• think, sink, or swim

    September 27, 2009

    I just completed my certificate in Plant-Based Nutrition from the T. Colin Campbell Foundation, a course I was inspired to take after reading Dr. Campbell’s The China Study. If you need any more convincing about the benefits of a plant-based diet, read this book.  After decades of research, Dr. Campbell comes clean about the medical establishment and why we don’t hear more about the benefits of plant versus animal protein.  And yes, this includes fish.

    I was very impressed by a lecture on the environmental impacts of aqua culture and eating fish by oceanographer Bruce Monger.  A Senior Research Associate in Earth and Atmospheric Sciences at Cornell University, Dr. Monger reminds us that “the ocean is owned by everyone” and urges us to take responsibility for it in the same way we do any other aspect of our lives.  Only then can we preserve this precious resource.

    See what’s happening to your ocean with this powerful presentation on The Global Fish Crisis from National Geographic.

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  • a return to suburbia and super-sizing

    September 25, 2009


    I wish I had put something for scale in this photograph, but this smoothie wasn’t much shorter than that fire extinguisher behind it.

    It was 11am, my mom and I were shopping for yoga pants*, and it was blazing hot outside.  Hence the smoothie stop.

    The Tropical Smoothie Cafe, funnily enough, has as many chicken salads on the menu as it does smoothies.  This one, “Sunny Day,” was a mix of mango, kiwi, orange, and banana.  Oh, and something they forgot to mention: a 2-ounce scoop of turbinado sugar.  How do I know?  Little chat with the manager during the 1/2 hour it took to finish the thing.

    The nice manager insisted that this little addition was not at all like regular sugar.  Let me check.

    Wikipedia:  Turbinado sugar, also known as turbinated sugar, is made from sugar cane extract. It is produced by crushing freshly cut sugar cane; the juice obtained is evaporated by heat, then crystallized.

    Hmm, sounds like sugar to me.

    It’s sad that Tropical Smoothie Cafe thinks it needs to add sugar to fruit.  It’s sad that we’ve become so hooked on processed sugar that perhaps their market researchers deemed fruit-only smoothies not profitable.  What else could be the reason?

    Lesson learned: always ask what’s in your smoothie. Even if there’s a menu.

    *I’m going to yoga teacher training next week!  An intensive, one-month immersion program in an ashram on two meals a day.  Stay tuned.

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  • there’s a splinter in my smoothie

    September 24, 2009

    There’s a reason for the quiet.  Actually, two.

    One: I’m back in the States.

    Two:  I am sans Vita-Mix.

    As for the first, it would require a long post more suited to a personal blog and possibly a book, if I finally get down to it.  The short story: after nearly six years in London, I needed to be closer to family.  Several ingredients contributed: my mom’s heart attack last year, the pull of heartstrings, a need for change.  I left London much lighter than I came in, in more ways than one.

    And that brings me to the second reason for the lack of noise.  I had to sell my Vita-Mix.  Ugh.  This was tough.  I’m not kidding.  I’m not about labels, but there are three things I’d put my name to:  Doc Martens (see heartstrings above), MBTs (those ugly, boat-like shoes that really do work), and the Vita-Mix (actually deserving of all the hype).  Oh, and make that four: Marks & Spencer underwear (because, along with a bus pass or a tube ticket to Heathrow, is one of the UK’s great buys).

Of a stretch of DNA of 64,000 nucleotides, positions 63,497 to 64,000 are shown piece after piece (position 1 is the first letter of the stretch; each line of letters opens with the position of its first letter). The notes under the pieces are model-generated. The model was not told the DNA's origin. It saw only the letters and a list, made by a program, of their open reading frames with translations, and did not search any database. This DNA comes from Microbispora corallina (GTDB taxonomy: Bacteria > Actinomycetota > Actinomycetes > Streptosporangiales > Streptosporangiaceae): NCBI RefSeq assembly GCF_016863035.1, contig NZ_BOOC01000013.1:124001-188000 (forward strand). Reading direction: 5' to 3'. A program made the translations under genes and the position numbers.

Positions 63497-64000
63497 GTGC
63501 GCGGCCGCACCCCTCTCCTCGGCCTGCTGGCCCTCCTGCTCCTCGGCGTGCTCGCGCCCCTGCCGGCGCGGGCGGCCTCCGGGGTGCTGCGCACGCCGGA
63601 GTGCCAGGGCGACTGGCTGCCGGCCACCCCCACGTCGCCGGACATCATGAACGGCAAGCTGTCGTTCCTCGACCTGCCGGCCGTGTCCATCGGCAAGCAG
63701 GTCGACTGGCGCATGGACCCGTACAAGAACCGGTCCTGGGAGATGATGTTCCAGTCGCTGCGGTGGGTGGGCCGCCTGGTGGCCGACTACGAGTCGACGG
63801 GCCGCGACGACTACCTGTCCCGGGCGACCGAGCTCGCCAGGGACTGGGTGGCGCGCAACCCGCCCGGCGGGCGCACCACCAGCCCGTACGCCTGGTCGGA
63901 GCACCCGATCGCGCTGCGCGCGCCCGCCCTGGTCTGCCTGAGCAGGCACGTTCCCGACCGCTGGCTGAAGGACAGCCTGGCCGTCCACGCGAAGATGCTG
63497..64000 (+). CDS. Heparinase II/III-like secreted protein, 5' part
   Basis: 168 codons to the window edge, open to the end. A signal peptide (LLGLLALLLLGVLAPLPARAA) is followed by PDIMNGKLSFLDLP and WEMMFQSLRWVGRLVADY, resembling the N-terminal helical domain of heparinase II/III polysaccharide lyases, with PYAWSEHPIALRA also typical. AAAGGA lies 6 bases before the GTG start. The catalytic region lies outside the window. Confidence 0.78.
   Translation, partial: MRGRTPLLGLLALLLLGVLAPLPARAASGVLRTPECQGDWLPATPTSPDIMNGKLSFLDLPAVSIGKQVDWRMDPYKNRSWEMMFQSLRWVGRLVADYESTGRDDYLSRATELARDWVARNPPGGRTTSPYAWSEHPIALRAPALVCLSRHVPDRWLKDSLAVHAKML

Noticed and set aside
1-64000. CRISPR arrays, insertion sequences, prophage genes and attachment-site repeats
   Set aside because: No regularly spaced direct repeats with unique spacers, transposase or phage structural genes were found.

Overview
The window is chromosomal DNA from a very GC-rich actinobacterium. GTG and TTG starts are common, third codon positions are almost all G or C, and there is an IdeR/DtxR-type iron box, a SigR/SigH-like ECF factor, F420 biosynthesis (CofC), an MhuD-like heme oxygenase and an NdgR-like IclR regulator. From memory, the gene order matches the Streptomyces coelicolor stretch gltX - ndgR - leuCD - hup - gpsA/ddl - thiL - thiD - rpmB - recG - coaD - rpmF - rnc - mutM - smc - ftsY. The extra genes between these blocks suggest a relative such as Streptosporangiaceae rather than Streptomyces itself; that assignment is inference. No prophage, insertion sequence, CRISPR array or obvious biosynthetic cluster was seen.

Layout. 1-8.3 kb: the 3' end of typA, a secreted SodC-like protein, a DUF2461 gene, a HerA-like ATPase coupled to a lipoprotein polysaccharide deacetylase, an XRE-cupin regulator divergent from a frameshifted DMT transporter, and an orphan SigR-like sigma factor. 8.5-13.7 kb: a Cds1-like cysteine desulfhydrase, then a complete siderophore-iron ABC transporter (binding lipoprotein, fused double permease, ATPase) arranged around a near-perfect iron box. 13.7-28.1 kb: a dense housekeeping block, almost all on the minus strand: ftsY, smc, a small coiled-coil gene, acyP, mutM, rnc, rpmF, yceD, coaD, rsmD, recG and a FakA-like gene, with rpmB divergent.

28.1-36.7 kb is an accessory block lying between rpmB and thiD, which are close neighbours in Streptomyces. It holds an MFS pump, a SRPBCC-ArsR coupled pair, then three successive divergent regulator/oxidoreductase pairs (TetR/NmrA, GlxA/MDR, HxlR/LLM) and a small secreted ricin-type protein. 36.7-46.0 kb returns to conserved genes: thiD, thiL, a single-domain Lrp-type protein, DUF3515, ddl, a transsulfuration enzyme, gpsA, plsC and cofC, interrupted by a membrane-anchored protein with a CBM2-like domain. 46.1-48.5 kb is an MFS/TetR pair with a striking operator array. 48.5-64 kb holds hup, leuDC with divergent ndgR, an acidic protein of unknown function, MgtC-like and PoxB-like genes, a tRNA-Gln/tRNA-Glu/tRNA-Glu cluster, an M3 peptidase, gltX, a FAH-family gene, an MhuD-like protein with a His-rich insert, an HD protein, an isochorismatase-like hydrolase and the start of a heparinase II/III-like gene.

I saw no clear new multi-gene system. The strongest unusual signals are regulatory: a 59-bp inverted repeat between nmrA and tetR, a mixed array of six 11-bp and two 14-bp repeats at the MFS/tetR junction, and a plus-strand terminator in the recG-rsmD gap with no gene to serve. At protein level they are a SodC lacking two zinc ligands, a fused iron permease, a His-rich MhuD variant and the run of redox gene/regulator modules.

There are many things I could go into here about the reverse culture shock of it all, most of which is contained within the walls of Walmart.  So I’ll spare you unless you decide to buy the book.

    I’m currently staying with my mother in Florida.  My mom started making green smoothies earlier this year (and as a result of this site).  My mom, however, has a regular blender — the kind I thought was pretty cool up until I got my Vita-Mix earlier this year, the one I owned for one brief, shining moment.  The one with the plunger that got all those little bits down into the ridiculously fast blade.

    I’ve broken two wooden spoons already.


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  • never-boring breakfast bowl

    September 9, 2009

    I’ve been eating the same breakfast for about seven weeks straight, and I still get butterflies in my stomach when I wake up and think about it.  Seriously, it’s like being in love and the honeymoon period never ends.  And it’s so, so simple.

    new recipe: never-boring breakfast bowl

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  • instant pear pudding

    September 3, 2009

    The statement “if it ain’t broke, don’t fix it” assumes that whatever the “norm” is the simplest approach to begin with.  But what if you found that a new way is not only easier, but produced a better result?

    Enter pear pudding, if you can call it that.  Take a few pears, throw ‘em in a high-speed blender; and watch them go from grainy fruit to silky puree with no heat, no scrubbing pots, no waiting, and even no need to core or de-seed.

    It’s like applesauce, only better and fresher.  You can do this with apples, too, by the way – and I’ve been known to toss a few in with the pears.  But I find that pears alone are magic here, and I can polish off a deep soup bowl of it for dinner.

    new recipe: instant pear pudding

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